But 2012 wasn’t Loreen’s first punt at Melodifestivalen. This national selection is Sweden’s annual song contest, first and foremost, rather than just a golden ticket to Eurovision. The opportunity to represent at ESC is part and parcel of winning, but Melodifestivalen is so much more than solely a Eurovision mechanic.

After coming fourth in Sweden’s version of Idol in 2004 it wasn’t until 2011 when Loreen properly debuted in Swedish music. She entered Melodifestivalen with the song My Heart is Refusing Me, placing fourth in her heat (deltävling 2, Göteborg) –– which qualified for the Andra Chansen (second chance) round where she was eliminated in a head-to-head duel against Sara Varga. The following year, Loreen returned with Euphoria and won the whole thing, then won the whole Eurovision Song Contest.

Melodifestivalen Winners Returning: Massive Expectations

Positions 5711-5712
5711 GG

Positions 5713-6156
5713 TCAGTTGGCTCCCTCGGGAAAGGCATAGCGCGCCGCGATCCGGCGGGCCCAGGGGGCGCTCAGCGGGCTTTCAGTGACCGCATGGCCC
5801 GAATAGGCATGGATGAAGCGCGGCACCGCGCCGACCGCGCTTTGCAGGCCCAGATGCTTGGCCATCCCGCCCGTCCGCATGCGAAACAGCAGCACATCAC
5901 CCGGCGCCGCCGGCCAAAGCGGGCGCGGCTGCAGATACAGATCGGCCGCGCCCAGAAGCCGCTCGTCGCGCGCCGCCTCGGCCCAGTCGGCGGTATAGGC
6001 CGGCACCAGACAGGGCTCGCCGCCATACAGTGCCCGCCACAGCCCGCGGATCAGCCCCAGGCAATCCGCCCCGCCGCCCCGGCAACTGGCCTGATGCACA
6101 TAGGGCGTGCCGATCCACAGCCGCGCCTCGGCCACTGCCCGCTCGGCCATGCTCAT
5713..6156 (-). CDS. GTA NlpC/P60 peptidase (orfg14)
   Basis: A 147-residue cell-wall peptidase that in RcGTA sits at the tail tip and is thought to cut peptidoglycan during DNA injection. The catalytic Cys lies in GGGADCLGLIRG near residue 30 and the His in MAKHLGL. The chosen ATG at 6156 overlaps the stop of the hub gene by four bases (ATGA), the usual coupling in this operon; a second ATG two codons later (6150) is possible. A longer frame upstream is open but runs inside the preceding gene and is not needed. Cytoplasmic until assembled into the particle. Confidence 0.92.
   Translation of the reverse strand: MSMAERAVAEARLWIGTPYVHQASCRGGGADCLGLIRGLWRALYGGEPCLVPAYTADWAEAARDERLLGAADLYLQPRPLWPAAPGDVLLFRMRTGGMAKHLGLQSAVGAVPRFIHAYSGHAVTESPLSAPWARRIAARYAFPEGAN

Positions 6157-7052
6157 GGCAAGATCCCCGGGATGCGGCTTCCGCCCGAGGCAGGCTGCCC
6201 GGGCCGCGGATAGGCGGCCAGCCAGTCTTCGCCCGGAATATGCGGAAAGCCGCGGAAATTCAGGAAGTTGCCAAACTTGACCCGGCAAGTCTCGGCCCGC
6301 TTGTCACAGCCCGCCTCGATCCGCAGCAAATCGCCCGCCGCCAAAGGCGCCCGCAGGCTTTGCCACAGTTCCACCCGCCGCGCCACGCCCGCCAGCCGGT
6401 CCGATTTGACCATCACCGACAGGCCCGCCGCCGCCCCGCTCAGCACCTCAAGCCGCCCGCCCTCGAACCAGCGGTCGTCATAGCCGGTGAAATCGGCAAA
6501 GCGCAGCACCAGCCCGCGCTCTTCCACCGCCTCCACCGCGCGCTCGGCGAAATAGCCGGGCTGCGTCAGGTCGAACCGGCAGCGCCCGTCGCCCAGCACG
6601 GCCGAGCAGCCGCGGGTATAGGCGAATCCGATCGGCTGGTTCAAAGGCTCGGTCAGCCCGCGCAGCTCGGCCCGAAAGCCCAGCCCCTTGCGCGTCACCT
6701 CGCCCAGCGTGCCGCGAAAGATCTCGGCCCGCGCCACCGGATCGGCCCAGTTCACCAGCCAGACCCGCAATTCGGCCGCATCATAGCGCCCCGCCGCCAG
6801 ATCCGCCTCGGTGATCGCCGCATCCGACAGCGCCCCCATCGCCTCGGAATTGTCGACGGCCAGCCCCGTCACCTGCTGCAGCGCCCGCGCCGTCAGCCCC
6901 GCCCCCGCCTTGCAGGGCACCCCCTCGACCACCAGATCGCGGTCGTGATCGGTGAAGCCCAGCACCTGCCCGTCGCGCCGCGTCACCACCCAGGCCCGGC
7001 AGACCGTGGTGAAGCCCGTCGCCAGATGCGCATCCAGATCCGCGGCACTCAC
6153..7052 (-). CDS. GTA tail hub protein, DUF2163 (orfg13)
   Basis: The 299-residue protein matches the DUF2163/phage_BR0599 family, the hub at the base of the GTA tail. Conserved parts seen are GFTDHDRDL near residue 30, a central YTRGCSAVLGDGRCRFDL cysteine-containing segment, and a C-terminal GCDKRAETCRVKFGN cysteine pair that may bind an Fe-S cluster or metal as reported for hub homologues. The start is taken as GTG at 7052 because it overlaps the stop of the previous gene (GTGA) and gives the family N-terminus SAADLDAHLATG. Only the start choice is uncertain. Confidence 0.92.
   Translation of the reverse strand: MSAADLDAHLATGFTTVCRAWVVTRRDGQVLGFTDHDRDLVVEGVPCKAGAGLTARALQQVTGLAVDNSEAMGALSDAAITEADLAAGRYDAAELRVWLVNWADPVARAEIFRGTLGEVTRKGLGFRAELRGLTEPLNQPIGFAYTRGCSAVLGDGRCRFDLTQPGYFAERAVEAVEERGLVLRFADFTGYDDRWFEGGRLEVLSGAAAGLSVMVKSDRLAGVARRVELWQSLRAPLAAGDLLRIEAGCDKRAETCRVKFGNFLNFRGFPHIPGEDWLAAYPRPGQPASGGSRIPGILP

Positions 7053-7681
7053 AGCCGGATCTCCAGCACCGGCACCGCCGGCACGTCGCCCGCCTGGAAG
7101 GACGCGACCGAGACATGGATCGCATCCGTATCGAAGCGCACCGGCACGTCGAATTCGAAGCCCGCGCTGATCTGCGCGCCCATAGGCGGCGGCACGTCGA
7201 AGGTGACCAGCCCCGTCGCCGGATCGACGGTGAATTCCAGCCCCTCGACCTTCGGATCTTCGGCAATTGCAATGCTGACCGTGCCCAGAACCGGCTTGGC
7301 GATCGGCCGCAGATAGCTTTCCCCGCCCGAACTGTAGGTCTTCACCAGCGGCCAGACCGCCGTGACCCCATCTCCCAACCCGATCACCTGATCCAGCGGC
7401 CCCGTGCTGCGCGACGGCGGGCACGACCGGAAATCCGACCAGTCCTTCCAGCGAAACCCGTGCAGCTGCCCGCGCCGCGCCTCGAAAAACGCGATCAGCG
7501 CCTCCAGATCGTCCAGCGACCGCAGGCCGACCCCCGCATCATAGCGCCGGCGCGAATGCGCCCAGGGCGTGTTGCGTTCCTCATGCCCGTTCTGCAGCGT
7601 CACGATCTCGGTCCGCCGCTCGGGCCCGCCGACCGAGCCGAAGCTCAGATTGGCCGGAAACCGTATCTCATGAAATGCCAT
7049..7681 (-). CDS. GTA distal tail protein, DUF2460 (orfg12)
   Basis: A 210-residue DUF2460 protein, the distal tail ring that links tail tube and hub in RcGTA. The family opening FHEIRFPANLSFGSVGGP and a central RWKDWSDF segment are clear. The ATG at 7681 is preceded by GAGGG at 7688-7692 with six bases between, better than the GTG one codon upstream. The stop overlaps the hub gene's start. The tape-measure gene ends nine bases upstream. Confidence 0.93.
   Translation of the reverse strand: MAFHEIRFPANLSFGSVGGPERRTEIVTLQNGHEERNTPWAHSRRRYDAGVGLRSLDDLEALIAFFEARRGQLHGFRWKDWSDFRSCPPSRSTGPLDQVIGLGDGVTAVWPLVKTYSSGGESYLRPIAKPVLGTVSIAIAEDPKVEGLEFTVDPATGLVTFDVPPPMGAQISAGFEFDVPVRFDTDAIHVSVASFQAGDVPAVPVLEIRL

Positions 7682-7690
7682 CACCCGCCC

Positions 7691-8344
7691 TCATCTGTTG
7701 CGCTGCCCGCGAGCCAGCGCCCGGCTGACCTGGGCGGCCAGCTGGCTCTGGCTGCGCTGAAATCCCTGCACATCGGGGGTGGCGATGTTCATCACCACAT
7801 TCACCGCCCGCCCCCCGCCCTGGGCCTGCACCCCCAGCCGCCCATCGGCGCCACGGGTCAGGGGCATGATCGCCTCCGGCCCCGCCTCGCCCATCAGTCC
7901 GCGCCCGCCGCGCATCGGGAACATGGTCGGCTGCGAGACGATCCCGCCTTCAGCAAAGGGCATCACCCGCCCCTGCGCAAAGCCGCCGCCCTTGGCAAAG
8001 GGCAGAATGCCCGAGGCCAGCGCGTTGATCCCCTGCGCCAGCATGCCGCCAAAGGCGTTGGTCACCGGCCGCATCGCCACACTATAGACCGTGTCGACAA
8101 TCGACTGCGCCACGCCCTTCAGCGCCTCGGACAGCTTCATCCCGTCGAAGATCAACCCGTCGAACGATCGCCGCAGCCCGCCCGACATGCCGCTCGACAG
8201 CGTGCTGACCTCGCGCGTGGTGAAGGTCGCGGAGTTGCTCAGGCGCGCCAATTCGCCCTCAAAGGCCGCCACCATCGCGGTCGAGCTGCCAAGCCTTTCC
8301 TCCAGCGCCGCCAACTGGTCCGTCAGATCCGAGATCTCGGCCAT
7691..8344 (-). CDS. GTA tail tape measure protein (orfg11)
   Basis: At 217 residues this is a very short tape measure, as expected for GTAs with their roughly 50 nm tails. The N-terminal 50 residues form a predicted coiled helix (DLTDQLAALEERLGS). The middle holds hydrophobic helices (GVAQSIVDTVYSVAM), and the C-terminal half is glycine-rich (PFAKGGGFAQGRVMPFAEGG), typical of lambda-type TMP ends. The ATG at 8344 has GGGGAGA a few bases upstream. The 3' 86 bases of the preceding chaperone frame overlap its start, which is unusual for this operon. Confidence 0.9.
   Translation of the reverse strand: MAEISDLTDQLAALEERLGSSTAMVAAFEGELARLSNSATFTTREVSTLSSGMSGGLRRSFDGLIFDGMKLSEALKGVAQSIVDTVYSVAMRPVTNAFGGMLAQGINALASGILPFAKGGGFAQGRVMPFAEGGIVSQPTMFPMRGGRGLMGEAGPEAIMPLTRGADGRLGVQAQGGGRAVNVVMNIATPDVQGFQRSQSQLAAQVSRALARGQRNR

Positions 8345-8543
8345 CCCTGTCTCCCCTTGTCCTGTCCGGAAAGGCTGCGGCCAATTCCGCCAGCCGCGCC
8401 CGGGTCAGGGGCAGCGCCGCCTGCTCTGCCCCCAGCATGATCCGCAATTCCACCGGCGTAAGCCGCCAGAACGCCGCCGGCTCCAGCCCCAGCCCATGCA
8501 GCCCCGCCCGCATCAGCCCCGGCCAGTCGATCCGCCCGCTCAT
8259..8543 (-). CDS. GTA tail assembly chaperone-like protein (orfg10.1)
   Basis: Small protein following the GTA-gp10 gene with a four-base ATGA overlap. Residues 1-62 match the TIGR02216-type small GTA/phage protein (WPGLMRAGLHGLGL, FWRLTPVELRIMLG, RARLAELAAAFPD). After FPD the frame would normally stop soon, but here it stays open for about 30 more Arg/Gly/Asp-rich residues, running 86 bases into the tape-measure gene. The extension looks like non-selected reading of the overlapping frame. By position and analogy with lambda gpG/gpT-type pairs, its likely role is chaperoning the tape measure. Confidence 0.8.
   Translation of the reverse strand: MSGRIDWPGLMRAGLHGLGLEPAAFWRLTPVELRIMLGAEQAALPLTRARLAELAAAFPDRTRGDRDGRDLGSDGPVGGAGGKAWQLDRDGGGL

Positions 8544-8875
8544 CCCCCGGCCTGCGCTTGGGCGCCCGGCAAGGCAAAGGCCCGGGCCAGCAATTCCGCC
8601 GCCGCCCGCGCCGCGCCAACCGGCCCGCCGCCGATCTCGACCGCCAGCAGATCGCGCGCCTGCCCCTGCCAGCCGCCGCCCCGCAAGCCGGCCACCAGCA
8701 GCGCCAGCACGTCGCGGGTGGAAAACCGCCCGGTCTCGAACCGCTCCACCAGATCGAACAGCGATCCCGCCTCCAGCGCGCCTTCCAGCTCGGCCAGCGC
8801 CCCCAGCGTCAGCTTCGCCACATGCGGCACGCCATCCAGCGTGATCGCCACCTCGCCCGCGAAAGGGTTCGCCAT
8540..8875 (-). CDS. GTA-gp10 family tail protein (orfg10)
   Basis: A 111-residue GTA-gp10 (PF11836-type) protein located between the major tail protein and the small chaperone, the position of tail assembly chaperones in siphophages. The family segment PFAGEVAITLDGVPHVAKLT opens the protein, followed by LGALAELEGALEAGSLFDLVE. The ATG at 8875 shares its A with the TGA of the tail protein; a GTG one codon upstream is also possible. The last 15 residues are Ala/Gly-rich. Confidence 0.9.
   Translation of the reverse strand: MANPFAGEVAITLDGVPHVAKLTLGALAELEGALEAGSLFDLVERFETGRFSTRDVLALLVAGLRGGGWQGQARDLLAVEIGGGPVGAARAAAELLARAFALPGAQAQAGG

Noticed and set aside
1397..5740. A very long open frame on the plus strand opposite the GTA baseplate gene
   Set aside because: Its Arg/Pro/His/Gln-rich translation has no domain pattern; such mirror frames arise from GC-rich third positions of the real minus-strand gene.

The return of a Eurovision winner at Melodifestivalen can be tricky. Charlotte Perrelli returned almost a decade after winning in 1999 to win once again in 2008 (whilst she had two turns hosting it earlier in the 2000’s) and Carola Häggkvist won the selection show twice (1983, 1991) before winning Eurovision overall in Rome in 1991. Then, almost a decade and a half afterwards she returned once again in 2005 and won for a third time with Evighet (later Invincible). However, both Charlotte and Carola have returned further times with much more limited success.

Måns Zelmerlöw has yet to return to Melodifestivalen following his 2015 win, even though he was a serial entrant (and Melodifestivalen host) before that. Though in a recent Eurovisioncast episode he disclosed he would like to experience the process again, but only if he had a song he thought could win rather than just compete. There’s a lot of pressure for Eurovision winners in Sweden to win if they do return again.